99% Invisible is available on iTunes and Soundcloud. You can follow Roman on Twitter at @RomanMars.

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Comedy: Steve Agee on Movie Trivia in the Pre-Internet Age

Why did God invent the internet? Steve Agee has an idea. It's probably not what you think.

Steve Agee is a writer, actor, and standup comedian. He's a former writer for Jimmy Kimmel Live! and appeared as Steve Myron on the beloved Sarah Silverman Program.

You can follow him on Twitter at @SteveAgee.

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The Coup's Boots Riley on Merging Music with Social Activism, and What to Learn From Telemarketing

Boots Riley's life has always been about change, and never about complacency. He was already an leftist activist in high school, staging walkouts on school grounds, and he followed his parents' lead into community organizing. He was immersed in rap and hip hop in his hometown of Oakland, California, but didn't make the connection between the power of music and activism for several years.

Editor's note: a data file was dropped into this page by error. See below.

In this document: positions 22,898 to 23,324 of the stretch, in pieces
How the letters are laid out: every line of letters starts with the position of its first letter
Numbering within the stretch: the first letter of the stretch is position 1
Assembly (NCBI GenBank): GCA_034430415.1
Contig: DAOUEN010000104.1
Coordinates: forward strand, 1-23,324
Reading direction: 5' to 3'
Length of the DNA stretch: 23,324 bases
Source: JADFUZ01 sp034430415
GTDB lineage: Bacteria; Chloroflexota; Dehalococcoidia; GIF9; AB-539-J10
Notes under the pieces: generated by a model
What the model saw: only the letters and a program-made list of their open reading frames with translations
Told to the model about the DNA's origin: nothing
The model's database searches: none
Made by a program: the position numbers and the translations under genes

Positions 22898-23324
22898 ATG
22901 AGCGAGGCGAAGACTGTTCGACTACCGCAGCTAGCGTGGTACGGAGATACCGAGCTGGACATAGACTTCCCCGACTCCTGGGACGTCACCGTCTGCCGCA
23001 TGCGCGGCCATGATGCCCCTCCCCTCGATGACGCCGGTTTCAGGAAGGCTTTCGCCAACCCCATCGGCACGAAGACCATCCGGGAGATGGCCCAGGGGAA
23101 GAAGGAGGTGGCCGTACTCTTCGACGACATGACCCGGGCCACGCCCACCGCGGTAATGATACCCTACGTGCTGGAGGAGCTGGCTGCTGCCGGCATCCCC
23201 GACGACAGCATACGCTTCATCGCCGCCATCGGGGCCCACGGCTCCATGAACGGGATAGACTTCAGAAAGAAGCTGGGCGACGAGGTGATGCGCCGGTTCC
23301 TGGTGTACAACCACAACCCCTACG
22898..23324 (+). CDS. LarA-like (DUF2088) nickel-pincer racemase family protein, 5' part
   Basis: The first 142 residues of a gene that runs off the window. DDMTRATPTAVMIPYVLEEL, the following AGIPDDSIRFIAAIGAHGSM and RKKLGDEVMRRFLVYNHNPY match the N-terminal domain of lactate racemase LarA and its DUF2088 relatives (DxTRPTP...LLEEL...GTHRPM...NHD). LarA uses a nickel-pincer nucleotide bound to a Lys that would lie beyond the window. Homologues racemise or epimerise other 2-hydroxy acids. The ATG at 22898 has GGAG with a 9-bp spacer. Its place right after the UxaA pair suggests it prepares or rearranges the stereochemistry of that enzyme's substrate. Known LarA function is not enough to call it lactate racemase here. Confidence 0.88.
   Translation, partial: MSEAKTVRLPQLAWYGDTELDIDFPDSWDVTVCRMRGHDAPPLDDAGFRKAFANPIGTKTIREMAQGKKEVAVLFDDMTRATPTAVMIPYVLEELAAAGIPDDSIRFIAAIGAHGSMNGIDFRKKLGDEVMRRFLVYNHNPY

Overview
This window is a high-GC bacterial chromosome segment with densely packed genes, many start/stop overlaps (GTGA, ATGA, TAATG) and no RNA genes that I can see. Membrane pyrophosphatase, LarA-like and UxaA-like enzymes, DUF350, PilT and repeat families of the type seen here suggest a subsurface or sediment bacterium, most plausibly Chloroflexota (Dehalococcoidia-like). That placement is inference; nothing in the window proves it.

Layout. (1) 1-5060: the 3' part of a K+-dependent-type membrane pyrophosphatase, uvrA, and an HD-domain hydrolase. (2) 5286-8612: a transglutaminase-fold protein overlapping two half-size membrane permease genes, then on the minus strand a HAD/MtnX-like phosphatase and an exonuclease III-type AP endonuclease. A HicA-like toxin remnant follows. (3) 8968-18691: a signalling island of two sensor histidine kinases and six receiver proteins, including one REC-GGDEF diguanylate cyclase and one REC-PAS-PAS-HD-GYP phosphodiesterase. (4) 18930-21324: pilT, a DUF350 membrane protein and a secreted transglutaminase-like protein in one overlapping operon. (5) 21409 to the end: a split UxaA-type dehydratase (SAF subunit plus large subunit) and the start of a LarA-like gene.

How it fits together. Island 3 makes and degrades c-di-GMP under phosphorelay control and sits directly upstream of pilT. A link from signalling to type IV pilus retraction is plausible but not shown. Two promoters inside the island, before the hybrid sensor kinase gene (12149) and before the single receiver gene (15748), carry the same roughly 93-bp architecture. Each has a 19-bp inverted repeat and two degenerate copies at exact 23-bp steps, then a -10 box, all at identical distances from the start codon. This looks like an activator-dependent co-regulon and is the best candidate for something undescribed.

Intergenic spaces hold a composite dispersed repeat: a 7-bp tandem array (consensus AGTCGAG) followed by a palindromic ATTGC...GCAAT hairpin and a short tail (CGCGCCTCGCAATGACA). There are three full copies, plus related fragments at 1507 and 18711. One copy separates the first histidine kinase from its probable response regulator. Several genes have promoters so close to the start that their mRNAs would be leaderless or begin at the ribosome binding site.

Boots has fronted the hip hop group The Coup for over two decades as an MC and producer, and the group's positive, funky, and danceable music is still clearly message-driven in 2013. Their lyrics confront injustice, police brutality, and the rise of corporatism with aggressive wit. The group released a new album, Sorry to Bother You, late last year.

Boots talked to us about why he thinks an active engagement with world makes life worth living, finding humor in the disturbing reality of poverty and injustice, and what he learned from his time in, of all things, telemarketing.

BONUS AUDIO: Boots and his longtime collaborator Eric McFadden performed several songs live on stage. You can listen and share those tracks here.

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The Outshot: "I Got Five On it" by The Luniz

What says "Bay Area" to you? For Jesse, it's all about I Got 5 On It by the Luniz – specifically, the Bay Ballers remix.

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Bullseye with Jesse Thorn: Tavi Gevinson, Retta, Michael Ian Black

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Show: 
Bullseye
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Tavi Gevinson
Guests: 
Retta
Guests: 
Nathan Rabin
Guests: 
Kyle Ryan
Guests: 
Michael Ian Black

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The Coup

Hip Hop and Punk Rock with The AV Club

The AV Club's Kyle Ryan and Nathan Rabin join us this week with music recommendations. Kyle suggests The Evens's new album, The Odds. Nathan recommends hip-hop group The Coup's new album Sorry to Bother You. Both albums feature artistic departures from the bands' traditional sounds -- The Odds marks a more melodic take on The Evens's punk-rock aesthetic, while Sorry to Bother You introduces punk and dance-rock elements.